In public, President Obama has focused this week on income inequality, touting initiatives to help the poor and unemployed. But in private, the president and his top aides have spent more time dealing with another issue.
Obama met Thursday with a bipartisan group of lawmakers to update them on his review of the National Security Agency’s vast surveillance program. A day earlier, he huddled separately with top intelligence officials and a White House advisory panel on privacy issues and civil liberties. He also called German Chancellor Angela Merkel, whose mobile phone had been tapped by the NSA, and invited her to Washington.
In addition, his top lawyer, White House Counsel Kathryn Ruemmler, met with privacy advocates Thursday, and executives from the nation’s largest Internet companies were scheduled to visit the White House on Friday.
Ever since Edward Snowden stole 1.7 million classified files from the NSA last summer, the Obama administration has been under siege and looking for a way out.
The behind-the-scenes effort to manage the fallout from the Snowden leaks has been so wide-ranging and time-consuming that officials from the George W. Bush and Obama administrations compare it to White House deliberations over the 9/11 and Iraq intelligence commissions’ reports, the U.S. military surge in Afghanistan, and the WikiLeaks disclosures.
The challenge is, in some ways, even more complicated this time.
“Unlike 9/11, where at least the story was over what happened with the 9/11 plot and there was a series of recommendations, this story is going to continue through the year,” said Michael Allen, a national security official in the George W. Bush administration and the author of “Blinking Red,” about efforts to reform intelligence after the terrorist attacks. “They’ve been completely unable to get ahead of any Snowden story whatsoever. Each time a new story hits, there’s 48 hours of consternation.”
The White House hopes to break that cycle later this month, when Obama is expected to deliver a national address announcing a set of intelligence-gathering changes. His aim is to set in place guidelines that will convince critics he is serious about reform and that will withstand future disclosures.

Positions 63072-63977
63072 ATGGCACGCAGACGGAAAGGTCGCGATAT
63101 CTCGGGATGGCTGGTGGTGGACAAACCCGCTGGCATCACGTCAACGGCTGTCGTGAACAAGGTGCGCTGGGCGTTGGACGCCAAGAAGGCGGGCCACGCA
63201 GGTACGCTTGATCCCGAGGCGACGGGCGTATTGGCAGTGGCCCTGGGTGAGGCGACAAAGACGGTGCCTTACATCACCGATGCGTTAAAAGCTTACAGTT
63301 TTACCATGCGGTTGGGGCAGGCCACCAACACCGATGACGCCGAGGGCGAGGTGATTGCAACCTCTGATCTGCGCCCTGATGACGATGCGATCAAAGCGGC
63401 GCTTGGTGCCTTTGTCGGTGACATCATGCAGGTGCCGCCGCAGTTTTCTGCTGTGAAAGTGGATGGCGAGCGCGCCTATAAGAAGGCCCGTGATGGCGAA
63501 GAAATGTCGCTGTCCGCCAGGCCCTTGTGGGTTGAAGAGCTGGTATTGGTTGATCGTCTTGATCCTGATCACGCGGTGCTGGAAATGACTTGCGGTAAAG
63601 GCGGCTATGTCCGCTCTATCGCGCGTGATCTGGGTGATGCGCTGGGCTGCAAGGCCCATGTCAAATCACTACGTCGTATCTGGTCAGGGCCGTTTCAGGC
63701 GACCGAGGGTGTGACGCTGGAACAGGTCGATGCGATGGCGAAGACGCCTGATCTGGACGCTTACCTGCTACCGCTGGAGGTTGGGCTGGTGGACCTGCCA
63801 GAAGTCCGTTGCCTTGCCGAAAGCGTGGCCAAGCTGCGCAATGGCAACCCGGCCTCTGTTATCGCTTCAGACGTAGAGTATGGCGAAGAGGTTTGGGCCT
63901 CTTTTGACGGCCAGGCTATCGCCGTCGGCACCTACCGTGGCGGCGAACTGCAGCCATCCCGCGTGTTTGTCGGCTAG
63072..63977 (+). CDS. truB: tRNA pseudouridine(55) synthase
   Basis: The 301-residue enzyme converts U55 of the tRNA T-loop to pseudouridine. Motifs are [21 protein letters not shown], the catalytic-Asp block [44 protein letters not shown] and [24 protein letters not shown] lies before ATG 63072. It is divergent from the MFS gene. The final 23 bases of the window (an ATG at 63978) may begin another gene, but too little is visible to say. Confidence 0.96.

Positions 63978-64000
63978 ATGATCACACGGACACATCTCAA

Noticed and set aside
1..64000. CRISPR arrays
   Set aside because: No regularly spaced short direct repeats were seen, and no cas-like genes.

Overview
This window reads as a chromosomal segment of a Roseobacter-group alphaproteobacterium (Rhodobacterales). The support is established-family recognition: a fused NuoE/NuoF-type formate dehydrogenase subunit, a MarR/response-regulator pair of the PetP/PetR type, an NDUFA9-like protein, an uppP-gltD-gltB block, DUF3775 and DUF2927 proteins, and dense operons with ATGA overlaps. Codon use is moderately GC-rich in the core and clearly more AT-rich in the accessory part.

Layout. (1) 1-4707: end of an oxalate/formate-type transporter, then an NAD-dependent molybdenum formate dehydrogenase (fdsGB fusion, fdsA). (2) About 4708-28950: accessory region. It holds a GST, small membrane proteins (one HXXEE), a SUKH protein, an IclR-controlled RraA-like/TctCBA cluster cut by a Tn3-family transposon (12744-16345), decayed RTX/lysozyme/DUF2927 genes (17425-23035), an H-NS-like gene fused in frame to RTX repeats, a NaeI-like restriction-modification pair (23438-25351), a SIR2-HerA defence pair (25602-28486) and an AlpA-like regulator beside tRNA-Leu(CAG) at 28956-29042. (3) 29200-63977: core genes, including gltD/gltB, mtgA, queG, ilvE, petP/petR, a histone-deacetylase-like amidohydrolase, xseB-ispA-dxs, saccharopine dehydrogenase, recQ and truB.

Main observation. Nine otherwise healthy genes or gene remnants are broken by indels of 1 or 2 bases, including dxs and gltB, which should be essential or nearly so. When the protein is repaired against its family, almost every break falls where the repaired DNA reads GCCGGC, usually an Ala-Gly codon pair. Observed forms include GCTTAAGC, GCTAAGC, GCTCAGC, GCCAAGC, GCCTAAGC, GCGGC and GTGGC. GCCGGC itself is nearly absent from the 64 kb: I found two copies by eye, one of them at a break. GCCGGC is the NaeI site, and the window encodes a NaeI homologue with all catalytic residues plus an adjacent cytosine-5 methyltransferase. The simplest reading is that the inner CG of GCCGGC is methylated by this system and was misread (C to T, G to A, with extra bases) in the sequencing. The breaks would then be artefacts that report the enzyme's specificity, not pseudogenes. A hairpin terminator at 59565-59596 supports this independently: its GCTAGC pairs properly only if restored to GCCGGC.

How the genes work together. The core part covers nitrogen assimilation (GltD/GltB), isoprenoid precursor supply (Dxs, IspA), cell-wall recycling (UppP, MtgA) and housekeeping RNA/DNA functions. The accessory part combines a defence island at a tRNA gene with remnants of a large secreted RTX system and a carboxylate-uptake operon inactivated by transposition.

White House press secretary Jay Carney said Thursday that the president is nearly done with the review, but he would not disclose what Obama is likely to say.
“The bulk of the work on this is the policy review, not reacting to what the next story is,” said another senior administration official, who requested anonymity to discuss the internal deliberations. “We don’t know what the next thing will be, and we do have to deal with what comes next. But getting the policy right is what’s important so that as new things come, we’ve addressed the core of it.”
Administration officials were so eager to move past the NSA controversy that they originally planned to have Obama deliver his speech Dec. 15, without waiting for an NSA review board’s Dec. 18 report that included 46 reform recommendations. But Obama’s trip to South Africa in early December for Nelson Mandela’s memorial service led officials to postpone the address until after the holiday break, officials said.
In the meantime, the data leaks continue to intrude on other White House priorities. Last month, technology executives balked at a White House invitation to meet with the president on health care until the administration agreed to also discuss their concerns about the NSA’s collection of Internet users’ personal information.
“An ongoing series of leaks like this can be all-consuming,” said Tommy Vietor, the Obama administration’s former national security spokesman. “The subject matter is incredibly sensitive. Very few people have been read into the program for good reason. When you get a phone call from a reporter saying, ‘I’m publishing some documents on a program you’ve never heard of in three hours. What’s your comment?’ — that’s an impossible position to be put in.”
Since the first stories on the NSA programs were published last summer, Obama’s national security staff has moved to beef up its staffing to get ahead of what it quickly recognized would be a damaging story with no end in sight.
Counterterrorism chief Lisa Monaco has overseen weekly interagency task force meetings since August that have included representatives from the Office of the Director of National Intelligence, the Pentagon and the State Department; cybersecurity experts; economic analysts; and lawyers from the White House counsel’s office.
A handful of new White House staff members were also brought in to help, and Miriam Perlberg, a cybersecurity expert, was asked to take the additional role of “director of disclosures” to monitor the Snowden leaks. White House Chief of Staff Denis McDonough, who came to the West Wing last year after serving as deputy national security adviser, also has been involved.
Julie Smith, who stepped down from a job on the national security staff last year, said that in recent discussions with administration officials, she came away convinced that “nothing was predetermined, despite rumors that Obama was going to have a more or less sweeping endorsement” of the advisory panel’s report.
“They say by the middle of January, they’ll be done, but, my God, that’s a tall order,” said Smith, now a consultant with Beacon Global Strategies. “If you look at the [Afghanistan] surge, the review of that and what folks undertook at that stage, it was a heavy lift as well. But it does not come close to this.”